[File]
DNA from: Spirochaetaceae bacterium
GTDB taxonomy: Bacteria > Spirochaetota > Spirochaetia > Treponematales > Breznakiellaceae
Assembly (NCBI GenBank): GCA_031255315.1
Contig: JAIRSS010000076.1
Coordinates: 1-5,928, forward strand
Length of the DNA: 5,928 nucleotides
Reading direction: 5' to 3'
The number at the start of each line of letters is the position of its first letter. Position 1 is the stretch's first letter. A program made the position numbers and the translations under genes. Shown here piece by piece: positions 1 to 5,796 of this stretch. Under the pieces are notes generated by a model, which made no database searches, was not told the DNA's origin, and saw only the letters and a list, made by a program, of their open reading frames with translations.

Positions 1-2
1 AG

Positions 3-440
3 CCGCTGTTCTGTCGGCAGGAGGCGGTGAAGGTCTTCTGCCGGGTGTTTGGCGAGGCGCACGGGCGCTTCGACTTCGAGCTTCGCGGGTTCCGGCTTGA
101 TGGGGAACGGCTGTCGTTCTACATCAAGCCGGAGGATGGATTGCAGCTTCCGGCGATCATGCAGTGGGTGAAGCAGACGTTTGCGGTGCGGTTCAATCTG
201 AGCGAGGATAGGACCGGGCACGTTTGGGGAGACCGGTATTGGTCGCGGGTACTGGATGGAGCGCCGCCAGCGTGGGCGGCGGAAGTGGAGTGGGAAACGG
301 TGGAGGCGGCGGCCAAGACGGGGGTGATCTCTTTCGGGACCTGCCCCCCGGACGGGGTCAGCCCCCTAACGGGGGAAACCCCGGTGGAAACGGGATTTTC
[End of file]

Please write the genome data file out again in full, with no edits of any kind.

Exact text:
DNA from: Spirochaetaceae bacterium
GTDB taxonomy: Bacteria > Spirochaetota > Spirochaetia > Treponematales > Breznakiellaceae
Assembly (NCBI GenBank): GCA_031255315.1
Contig: JAIRSS010000076.1
Coordinates: 1-5,928, forward strand
Length of the DNA: 5,928 nucleotides
Reading direction: 5' to 3'
The number at the start of each line of letters is the position of its first letter. Position 1 is the stretch's first letter. A program made the position numbers and the translations under genes. Shown here piece by piece: positions 1 to 5,796 of this stretch. Under the pieces are notes generated by a model, which made no database searches, was not told the DNA's origin, and saw only the letters and a list, made by a program, of their open reading frames with translations.

Positions 1-2
1 AG

Positions 3-440
3 CCGCTGTTCTGTCGGCAGGAGGCGGTGAAGGTCTTCTGCCGGGTGTTTGGCGAGGCGCACGGGCGCTTCGACTTCGAGCTTCGCGGGTTCCGGCTTGA
101 TGGGGAACGGCTGTCGTTCTACATCAAGCCGGAGGATGGATTGCAGCTTCCGGCGATCATGCAGTGGGTGAAGCAGACGTTTGCGGTGCGGTTCAATCTG
201 AGCGAGGATAGGACCGGGCACGTTTGGGGAGACCGGTATTGGTCGCGGGTACTGGATGGAGCGCCGCCAGCGTGGGCGGCGGAAGTGGAGTGGGAAACGG
301 TGGAGGCGGCGGCCAAGACGGGGGTGATCTCTTTCGGGACCTGCCCCCCGGACGGGGTCAGCCCCCTAACGGGGGAAACCCCGGTGGAAACGGGATTTTC